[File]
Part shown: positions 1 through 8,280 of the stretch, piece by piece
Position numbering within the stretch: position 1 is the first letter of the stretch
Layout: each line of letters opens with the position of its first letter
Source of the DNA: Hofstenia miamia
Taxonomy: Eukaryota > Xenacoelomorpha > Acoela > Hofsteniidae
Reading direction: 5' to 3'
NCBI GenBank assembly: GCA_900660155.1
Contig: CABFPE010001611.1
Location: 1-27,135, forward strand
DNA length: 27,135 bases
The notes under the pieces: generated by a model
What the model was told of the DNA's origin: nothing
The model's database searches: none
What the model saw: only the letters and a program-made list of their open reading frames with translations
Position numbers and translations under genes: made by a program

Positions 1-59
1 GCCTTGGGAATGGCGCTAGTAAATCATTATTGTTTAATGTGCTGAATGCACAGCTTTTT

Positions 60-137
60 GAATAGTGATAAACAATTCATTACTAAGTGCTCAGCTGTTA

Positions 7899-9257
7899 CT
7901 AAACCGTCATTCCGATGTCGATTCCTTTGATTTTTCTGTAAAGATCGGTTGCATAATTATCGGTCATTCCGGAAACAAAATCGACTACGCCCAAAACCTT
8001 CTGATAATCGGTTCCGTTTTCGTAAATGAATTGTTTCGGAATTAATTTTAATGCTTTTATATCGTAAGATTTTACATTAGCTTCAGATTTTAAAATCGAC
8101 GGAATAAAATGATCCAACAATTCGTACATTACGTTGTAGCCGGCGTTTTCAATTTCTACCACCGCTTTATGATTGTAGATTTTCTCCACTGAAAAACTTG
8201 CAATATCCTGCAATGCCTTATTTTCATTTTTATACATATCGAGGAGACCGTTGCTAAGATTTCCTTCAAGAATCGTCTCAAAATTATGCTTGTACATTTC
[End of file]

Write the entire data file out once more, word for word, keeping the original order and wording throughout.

Part shown: positions 1 through 8,280 of the stretch, piece by piece
Position numbering within the stretch: position 1 is the first letter of the stretch
Layout: each line of letters opens with the position of its first letter
Source of the DNA: Hofstenia miamia
Taxonomy: Eukaryota > Xenacoelomorpha > Acoela > Hofsteniidae
Reading direction: 5' to 3'
NCBI GenBank assembly: GCA_900660155.1
Contig: CABFPE010001611.1
Location: 1-27,135, forward strand
DNA length: 27,135 bases
The notes under the pieces: generated by a model
What the model was told of the DNA's origin: nothing
The model's database searches: none
What the model saw: only the letters and a program-made list of their open reading frames with translations
Position numbers and translations under genes: made by a program

Positions 1-59
1 GCCTTGGGAATGGCGCTAGTAAATCATTATTGTTTAATGTGCTGAATGCACAGCTTTTT

Positions 60-137
60 GAATAGTGATAAACAATTCATTACTAAGTGCTCAGCTGTTA

Positions 7899-9257
7899 CT
7901 AAACCGTCATTCCGATGTCGATTCCTTTGATTTTTCTGTAAAGATCGGTTGCATAATTATCGGTCATTCCGGAAACAAAATCGACTACGCCCAAAACCTT
8001 CTGATAATCGGTTCCGTTTTCGTAAATGAATTGTTTCGGAATTAATTTTAATGCTTTTATATCGTAAGATTTTACATTAGCTTCAGATTTTAAAATCGAC
8101 GGAATAAAATGATCCAACAATTCGTACATTACGTTGTAGCCGGCGTTTTCAATTTCTACCACCGCTTTATGATTGTAGATTTTCTCCACTGAAAAACTTG
8201 CAATATCCTGCAATGCCTTATTTTCATTTTTATACATATCGAGGAGACCGTTGCTAAGATTTCCTTCAAGAATCGTCTCAAAATTATGCTTGTACATTTC